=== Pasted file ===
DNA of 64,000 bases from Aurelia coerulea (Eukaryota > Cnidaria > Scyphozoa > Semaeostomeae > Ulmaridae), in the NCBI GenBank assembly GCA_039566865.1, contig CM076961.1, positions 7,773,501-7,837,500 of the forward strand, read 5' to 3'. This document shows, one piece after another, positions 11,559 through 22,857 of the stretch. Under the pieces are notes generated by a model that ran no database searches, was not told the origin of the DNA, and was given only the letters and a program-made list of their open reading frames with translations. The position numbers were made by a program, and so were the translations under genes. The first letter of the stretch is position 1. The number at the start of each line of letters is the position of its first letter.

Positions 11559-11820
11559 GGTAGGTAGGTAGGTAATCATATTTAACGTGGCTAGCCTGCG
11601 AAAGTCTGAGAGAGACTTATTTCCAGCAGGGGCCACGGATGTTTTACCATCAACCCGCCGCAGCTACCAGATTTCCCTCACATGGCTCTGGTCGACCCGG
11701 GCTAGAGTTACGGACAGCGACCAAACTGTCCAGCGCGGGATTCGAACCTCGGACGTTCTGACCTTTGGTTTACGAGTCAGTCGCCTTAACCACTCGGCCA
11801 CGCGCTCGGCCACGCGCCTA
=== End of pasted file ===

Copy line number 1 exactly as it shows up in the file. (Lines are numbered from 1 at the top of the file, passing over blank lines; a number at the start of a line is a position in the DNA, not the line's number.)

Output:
DNA of 64,000 bases from Aurelia coerulea (Eukaryota > Cnidaria > Scyphozoa > Semaeostomeae > Ulmaridae), in the NCBI GenBank assembly GCA_039566865.1, contig CM076961.1, positions 7,773,501-7,837,500 of the forward strand, read 5' to 3'. This document shows, one piece after another, positions 11,559 through 22,857 of the stretch. Under the pieces are notes generated by a model that ran no database searches, was not told the origin of the DNA, and was given only the letters and a program-made list of their open reading frames with translations. The position numbers were made by a program, and so were the translations under genes. The first letter of the stretch is position 1. The number at the start of each line of letters is the position of its first letter.